That idea was extremely clear to Jesus's followers. Apparently forgetting for a moment that they had all already done exactly what Jesus advised, at least one asked how, if that was so, anyone could be saved. Jesus answered:
Mark 27: With men it is impossible, but not with God: for with God all things are possible.

Matthew 26: With men this is impossible; but with God all things are possible.

Luke 27: The things which are impossible with men are possible with God.
Rich people rationalize that by saying God will make a special exception for them. But the meaning is much simpler: Some rich people will eventually realize that in God's kingdom, everyone shares. Whether the rich young man who walked away sadly ever took Jesus's advice to give up his wealth, we don't know. But Jesus offered this hope to all communists: with God, all things are possible.

Friday, April 22, 2011

it's a crime for poor people to use rich people's schools

Homeless woman prosecuted for enrolling son in Conn. school - Yahoo! News

socialist Bible verse of the day: Acts 4:32-5:11

Brother Will's intro: Jesus's first followers were communists, as the first part of this shows. The second part, the story of Ananias and Sapphira, isn't mentioned very often. I used to think it was one of the Bible's problem stories, like the story of Jephthah's daughter, because God seems to be flashing back to his harsher ways in the earliest books of the Bible. Now I think it just shows how much God hates hypocrites who don't share.


4
 32And the multitude of them that believed were of one heart and of one soul: neither said any of them that ought of the things which he possessed was his own; but they had all things common.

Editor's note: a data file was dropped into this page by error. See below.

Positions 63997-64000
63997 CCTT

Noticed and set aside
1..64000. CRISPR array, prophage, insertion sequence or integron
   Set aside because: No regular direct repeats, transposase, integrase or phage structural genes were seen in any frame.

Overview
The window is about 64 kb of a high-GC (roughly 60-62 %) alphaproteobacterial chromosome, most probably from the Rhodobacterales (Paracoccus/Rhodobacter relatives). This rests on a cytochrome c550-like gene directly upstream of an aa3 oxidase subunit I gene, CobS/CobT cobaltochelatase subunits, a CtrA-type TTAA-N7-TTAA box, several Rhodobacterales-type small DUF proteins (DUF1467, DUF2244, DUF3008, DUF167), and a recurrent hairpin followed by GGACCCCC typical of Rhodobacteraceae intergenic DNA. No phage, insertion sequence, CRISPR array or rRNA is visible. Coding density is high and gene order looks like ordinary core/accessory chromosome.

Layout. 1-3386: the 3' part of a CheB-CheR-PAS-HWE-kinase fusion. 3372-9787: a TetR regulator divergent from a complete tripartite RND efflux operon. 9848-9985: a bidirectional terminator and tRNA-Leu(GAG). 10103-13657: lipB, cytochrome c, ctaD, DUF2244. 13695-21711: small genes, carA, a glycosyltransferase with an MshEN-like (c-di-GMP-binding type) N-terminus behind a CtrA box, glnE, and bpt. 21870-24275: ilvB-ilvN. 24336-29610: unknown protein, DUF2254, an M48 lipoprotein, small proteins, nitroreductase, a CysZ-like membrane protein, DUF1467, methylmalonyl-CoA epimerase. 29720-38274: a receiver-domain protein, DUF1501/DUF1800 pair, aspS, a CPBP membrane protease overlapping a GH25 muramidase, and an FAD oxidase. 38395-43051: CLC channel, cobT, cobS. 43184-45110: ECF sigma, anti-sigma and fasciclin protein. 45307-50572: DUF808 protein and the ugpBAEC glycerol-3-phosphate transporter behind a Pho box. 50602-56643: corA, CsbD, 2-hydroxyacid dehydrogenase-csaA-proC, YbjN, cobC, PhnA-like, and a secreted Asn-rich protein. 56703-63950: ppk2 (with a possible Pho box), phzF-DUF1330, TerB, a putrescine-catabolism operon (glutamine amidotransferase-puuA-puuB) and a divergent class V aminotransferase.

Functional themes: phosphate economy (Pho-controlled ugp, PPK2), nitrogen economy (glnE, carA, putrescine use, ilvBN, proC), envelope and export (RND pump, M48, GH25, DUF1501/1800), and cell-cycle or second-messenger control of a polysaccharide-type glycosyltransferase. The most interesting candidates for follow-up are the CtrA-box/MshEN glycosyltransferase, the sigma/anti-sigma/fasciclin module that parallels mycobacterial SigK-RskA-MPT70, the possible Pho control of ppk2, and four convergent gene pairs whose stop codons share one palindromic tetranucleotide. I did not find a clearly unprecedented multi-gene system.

33And with great power gave the apostles witness of the resurrection of the Lord Jesus: and great grace was upon them all.
 34Neither was there any among them that lacked: for as many as were possessors of lands or houses sold them, and brought the prices of the things that were sold,
 35And laid them down at the apostles' feet: and distribution was made unto every man according as he had need.
 36And Joses, who by the apostles was surnamed Barnabas, (which is, being interpreted, The son of consolation,) a Levite, and of the country of Cyprus,
 37Having land, sold it, and brought the money, and laid it at the apostles' feet.

5
 1But a certain man named Ananias, with Sapphira his wife, sold a possession,
 2And kept back part of the price, his wife also being privy to it, and brought a certain part, and laid it at the apostles' feet.
 3But Peter said, Ananias, why hath Satan filled thine heart to lie to the Holy Ghost, and to keep back part of the price of the land?
 4Whiles it remained, was it not thine own? and after it was sold, was it not in thine own power? why hast thou conceived this thing in thine heart? thou hast not lied unto men, but unto God.
 5And Ananias hearing these words fell down, and gave up the ghost: and great fear came on all them that heard these things.
 6And the young men arose, wound him up, and carried him out, and buried him.